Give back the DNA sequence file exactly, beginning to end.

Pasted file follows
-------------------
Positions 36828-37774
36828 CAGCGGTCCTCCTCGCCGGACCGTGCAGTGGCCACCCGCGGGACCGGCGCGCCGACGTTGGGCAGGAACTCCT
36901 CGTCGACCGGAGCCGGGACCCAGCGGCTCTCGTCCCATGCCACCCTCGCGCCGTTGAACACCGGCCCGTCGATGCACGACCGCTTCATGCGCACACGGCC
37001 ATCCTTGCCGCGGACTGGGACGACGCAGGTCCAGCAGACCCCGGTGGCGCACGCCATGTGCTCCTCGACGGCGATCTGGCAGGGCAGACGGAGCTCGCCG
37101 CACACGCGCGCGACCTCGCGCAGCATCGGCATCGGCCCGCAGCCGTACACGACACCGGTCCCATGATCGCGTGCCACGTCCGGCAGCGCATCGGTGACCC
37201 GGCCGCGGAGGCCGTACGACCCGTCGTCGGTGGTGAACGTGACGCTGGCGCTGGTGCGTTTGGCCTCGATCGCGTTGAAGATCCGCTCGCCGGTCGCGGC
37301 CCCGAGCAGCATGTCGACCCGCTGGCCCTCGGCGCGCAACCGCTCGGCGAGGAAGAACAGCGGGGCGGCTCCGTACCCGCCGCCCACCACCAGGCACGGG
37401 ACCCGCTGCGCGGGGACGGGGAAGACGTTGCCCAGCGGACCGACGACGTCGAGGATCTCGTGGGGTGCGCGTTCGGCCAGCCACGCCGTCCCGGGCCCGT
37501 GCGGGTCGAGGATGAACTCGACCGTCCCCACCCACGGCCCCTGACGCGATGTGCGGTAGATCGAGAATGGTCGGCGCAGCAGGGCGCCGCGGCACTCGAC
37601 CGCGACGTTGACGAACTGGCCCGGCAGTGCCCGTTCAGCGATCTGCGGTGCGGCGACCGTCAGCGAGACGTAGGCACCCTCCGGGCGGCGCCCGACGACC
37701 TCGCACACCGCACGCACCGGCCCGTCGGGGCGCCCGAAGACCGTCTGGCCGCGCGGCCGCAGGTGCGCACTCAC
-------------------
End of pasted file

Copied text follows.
Positions 36828-37774
36828 CAGCGGTCCTCCTCGCCGGACCGTGCAGTGGCCACCCGCGGGACCGGCGCGCCGACGTTGGGCAGGAACTCCT
36901 CGTCGACCGGAGCCGGGACCCAGCGGCTCTCGTCCCATGCCACCCTCGCGCCGTTGAACACCGGCCCGTCGATGCACGACCGCTTCATGCGCACACGGCC
37001 ATCCTTGCCGCGGACTGGGACGACGCAGGTCCAGCAGACCCCGGTGGCGCACGCCATGTGCTCCTCGACGGCGATCTGGCAGGGCAGACGGAGCTCGCCG
37101 CACACGCGCGCGACCTCGCGCAGCATCGGCATCGGCCCGCAGCCGTACACGACACCGGTCCCATGATCGCGTGCCACGTCCGGCAGCGCATCGGTGACCC
37201 GGCCGCGGAGGCCGTACGACCCGTCGTCGGTGGTGAACGTGACGCTGGCGCTGGTGCGTTTGGCCTCGATCGCGTTGAAGATCCGCTCGCCGGTCGCGGC
37301 CCCGAGCAGCATGTCGACCCGCTGGCCCTCGGCGCGCAACCGCTCGGCGAGGAAGAACAGCGGGGCGGCTCCGTACCCGCCGCCCACCACCAGGCACGGG
37401 ACCCGCTGCGCGGGGACGGGGAAGACGTTGCCCAGCGGACCGACGACGTCGAGGATCTCGTGGGGTGCGCGTTCGGCCAGCCACGCCGTCCCGGGCCCGT
37501 GCGGGTCGAGGATGAACTCGACCGTCCCCACCCACGGCCCCTGACGCGATGTGCGGTAGATCGAGAATGGTCGGCGCAGCAGGGCGCCGCGGCACTCGAC
37601 CGCGACGTTGACGAACTGGCCCGGCAGTGCCCGTTCAGCGATCTGCGGTGCGGCGACCGTCAGCGAGACGTAGGCACCCTCCGGGCGGCGCCCGACGACC
37701 TCGCACACCGCACGCACCGGCCCGTCGGGGCGCCCGAAGACCGTCTGGCCGCGCGGCCGCAGGTGCGCACTCAC